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Kansas State 29, Nebraska 28

If you would have told any Devaney-fearing member of the Husker Nation before the season that the Almighty Nebraska Cornhuskers would be playing somewhere other than the Orange Bowl at the end of the year, he probably would have said that you were out of your Cotton-pickin' mind. But unfortunately, the warm, Cornhusker-friendly insights of the preseason summer magazines now have given way to the cold, hard Insight.coms of late autumn. Meanwhile, KSU's upset win on Saturday was aided by NU taking a Holiday for about two quarters, which left the Big Red Machine stalled by the side of the road like a rent-a-wreck from Alamo.

A few takes:

FACING (ALTERNATE) REALITY: As Republicans and Democrats prepare to attain the White House through the courtroom, it appears Cornhusker fans also have taken some legal action. Namely, they've retained the law firm of Woulda, Coulda and Shoulda to help in the recount of Saturday's game. In the aftermath of NU's first one-point loss since that Bernie Kosar-induced nightmare way back in 1984, it is only natural to look back to key points in the game and wonder "What if?" As in, What If the surface of Wagner Field was not of the same consistency as the Chicago Blackhawks' home ice? What If Frankie had decided to dance with who brung 'im earlier than the middle of the second half? Or, What If the Blackshirts would've simply broken both of Quincy Morgan's legs so he couldn't almost single-handedly carry KSU to a win? Nah, the only "Sliding Doors" scenario I'm willing to examine lies in the kicking game. Jamie Rheem was perfect on his field-goal attempts, while NU missed a first-half chip-shot that turned out to be the difference in the game. They say football is a game of inches, but in this case it truly turned out to be a game of feet ... and the Wildcats' tootsies were a bit warmer on Saturday.

YOU CAN CALL ON AL: Through much of this season, some Cornhusker fans have yipped more incessantly than a chihuahua on methamphetamine about extracting Dan Alexander from the starting lineup. But after watching Nebraska's clydesdale drag purple-clad defenders all over the field last night while hoofing it for 100-plus yards -- not to mention make all of them miss on his final touchdown gallop of the evening -- I'd have to say "neigh" to that proposition. In fact, it's worth wondering what would have happened if NU, up 14-7 and the beneficiary of Kaiser's interception deep in K-State territory in the second quarter, had kept their 1,000-yard man in the game. Whoops. There's another one of those What Ifs again. Dammit. Still, a slick and frozen game ball goes to No. 38.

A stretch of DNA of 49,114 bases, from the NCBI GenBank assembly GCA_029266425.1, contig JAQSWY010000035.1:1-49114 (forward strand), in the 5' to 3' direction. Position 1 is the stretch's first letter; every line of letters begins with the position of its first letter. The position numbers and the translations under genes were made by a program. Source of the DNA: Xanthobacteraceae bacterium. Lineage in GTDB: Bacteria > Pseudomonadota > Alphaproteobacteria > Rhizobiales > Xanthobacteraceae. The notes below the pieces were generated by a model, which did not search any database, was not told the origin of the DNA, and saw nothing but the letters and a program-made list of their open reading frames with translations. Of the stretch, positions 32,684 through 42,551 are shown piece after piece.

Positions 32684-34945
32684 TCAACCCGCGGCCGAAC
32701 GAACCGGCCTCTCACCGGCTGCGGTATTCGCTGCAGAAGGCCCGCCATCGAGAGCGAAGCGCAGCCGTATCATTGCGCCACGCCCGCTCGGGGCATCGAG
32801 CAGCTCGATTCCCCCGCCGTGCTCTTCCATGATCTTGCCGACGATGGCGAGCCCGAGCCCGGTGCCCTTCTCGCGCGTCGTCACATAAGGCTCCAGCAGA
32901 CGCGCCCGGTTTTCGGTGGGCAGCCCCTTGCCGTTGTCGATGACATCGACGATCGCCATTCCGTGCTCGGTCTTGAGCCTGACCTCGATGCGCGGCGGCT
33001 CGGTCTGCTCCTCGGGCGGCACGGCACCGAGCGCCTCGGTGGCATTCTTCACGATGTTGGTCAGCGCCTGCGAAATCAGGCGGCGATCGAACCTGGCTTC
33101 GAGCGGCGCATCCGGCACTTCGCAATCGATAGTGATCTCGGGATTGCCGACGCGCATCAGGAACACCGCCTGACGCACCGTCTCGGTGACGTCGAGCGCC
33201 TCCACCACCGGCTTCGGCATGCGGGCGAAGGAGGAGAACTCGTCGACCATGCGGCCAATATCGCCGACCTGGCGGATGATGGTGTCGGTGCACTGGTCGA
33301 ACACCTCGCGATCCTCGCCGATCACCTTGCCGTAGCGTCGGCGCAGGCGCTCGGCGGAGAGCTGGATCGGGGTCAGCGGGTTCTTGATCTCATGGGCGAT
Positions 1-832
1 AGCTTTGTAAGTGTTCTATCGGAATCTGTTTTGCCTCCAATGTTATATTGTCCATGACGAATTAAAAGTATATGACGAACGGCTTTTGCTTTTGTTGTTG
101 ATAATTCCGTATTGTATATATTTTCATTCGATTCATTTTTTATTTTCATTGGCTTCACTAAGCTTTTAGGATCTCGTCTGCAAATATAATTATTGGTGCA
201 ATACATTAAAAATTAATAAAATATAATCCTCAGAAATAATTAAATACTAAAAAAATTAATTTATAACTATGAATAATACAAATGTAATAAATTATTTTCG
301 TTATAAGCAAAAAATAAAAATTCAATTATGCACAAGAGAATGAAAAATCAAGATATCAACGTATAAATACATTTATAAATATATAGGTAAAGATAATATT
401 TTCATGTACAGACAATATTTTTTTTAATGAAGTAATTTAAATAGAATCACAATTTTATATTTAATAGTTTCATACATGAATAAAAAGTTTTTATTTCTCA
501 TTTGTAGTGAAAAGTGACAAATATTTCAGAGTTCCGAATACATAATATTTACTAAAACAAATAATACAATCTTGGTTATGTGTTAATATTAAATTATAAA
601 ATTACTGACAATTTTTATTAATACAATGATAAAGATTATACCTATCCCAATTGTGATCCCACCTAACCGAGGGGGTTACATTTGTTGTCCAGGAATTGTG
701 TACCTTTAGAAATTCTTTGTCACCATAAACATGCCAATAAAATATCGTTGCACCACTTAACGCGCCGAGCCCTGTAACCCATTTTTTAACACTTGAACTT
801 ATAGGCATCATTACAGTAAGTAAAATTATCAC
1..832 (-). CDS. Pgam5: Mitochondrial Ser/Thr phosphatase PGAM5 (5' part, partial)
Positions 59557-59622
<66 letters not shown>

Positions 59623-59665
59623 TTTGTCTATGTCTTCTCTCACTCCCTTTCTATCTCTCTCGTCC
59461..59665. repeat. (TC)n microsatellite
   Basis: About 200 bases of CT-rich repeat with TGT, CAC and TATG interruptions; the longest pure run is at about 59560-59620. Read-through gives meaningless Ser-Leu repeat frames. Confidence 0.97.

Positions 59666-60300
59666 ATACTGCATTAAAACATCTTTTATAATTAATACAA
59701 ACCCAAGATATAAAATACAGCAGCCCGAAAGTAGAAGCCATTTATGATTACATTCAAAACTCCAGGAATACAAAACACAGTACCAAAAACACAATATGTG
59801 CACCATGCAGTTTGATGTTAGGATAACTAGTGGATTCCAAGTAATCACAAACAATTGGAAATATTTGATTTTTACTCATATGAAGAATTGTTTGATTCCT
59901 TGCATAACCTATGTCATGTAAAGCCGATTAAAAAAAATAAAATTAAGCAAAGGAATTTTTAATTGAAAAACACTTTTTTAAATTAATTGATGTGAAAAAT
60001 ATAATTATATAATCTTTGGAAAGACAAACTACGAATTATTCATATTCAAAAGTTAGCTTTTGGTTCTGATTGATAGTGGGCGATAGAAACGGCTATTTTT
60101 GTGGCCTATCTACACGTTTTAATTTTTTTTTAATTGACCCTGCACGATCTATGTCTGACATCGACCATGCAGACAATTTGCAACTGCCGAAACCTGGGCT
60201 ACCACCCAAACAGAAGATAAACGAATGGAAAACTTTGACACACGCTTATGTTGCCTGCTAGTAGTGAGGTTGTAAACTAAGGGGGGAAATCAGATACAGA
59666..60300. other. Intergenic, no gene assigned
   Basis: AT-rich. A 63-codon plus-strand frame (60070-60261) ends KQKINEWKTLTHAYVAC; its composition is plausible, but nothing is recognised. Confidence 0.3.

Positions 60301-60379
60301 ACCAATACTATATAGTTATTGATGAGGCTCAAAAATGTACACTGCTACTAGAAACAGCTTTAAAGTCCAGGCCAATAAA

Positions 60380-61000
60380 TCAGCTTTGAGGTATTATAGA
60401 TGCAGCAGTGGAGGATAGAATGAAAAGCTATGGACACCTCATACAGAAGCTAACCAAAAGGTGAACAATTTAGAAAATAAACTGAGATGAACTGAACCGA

VIOLENT VIOLETS: Now I know how Gary Gibbs' Oklahoma Sooners must have felt every time they stumbled in the late '80s and early '90s. They paid for the sins of their predecessors every time they dropped a game on the road. For example -- in 1989, knucklehead Nebraska fans tore down the Memorial Stadium goalposts after beating an OU team that was a shadow of their former selves. Around the Big XII, the same thing seems to be happening to Frankie's contemporary Husker squads, which have seen their days of running roughshod over conference foes fade away like Demi Moore's career. Cornhusking congratulations go to KSU's fans, but methinks it's probably time for the field-storming, goalpost-ripping Wildcat backers to heed the words of Paul "Bear" Bryant in response one of his hot-dogging players: "Son, if you happen to make it into the end zone, try to act like you've been there before." Besides, what's the big deal about besting a crew that's 1-5 vs. ranked opponents on the road over the last three years? Sheeeeeesh!

FIGHT FOR YOUR RIGHT TO PARITY: I realize that the Husker Nation Loyalty Patrol could come to my home, confiscate all of my scarlet and cream clothing and deport me to a double-wide trailer in suburban Norman, Okla., for this next statement, but here goes: Go Oklahoma Sooners! Not only is OU suddenly the surprise flag-bearer for the Big XII, they should be the favorite son of every parity-filled conference outside the Eastern Time Zone and north of the Mason-Dixon line. The meatgrinder gauntlets like the Big XII, the Big Ten and the Pac-10 are a far cry from the junior-college warmups that Florida State and Miami currently use for their pre-BCS scrimmages. Even CNN wouldn't be jumping the gun in projecting that the Seminoles will win the Atlantic Coast Conference through 2025 and that the Big East will continue smelling very much bad during that same timeframe. But until there's a better championship mechanism in place, the "National Championship" game most likely will be nothing more than a series of regional skirmishes between the good ole boys.

THE BOTTOM LINE: With all of the presidential hubbub this week, it may have slipped some folks' minds that Saturday was Veterans Day. Formerly known as Armistice Day, the date coincides with the anniversary of the 1918 agreement that ended the First World War. In all seriousness and solemnity, I hope you will join the Loon in thanking veterans for their selfless service. But it was hard to overlook that the headquarters of the Veterans of Foreign Wars is located in Kansas City, Mo., the very town where Nebraska had hoped to fight a Second World War against OU on Dec. 2. By now we all know, of course, that NU's rematch hopes suffered an atomic meltdown thanks to Bill Snyder's Manhattan Project. Still, there's one more battle to wage this year -- and that's the annual Holy War against the godless, outlaw Colorado Buffaloes. With nothing to lose and everything to gain, you can bet the farm that Gary Barnett's 3-7 team will combat Crouch & Co. with the guile of a band of guerrillas. But no matter how shell-shocked NU is, CU still won't be able to get the Nebraska monkey off its back. Nebraska 28, Colorado 17.

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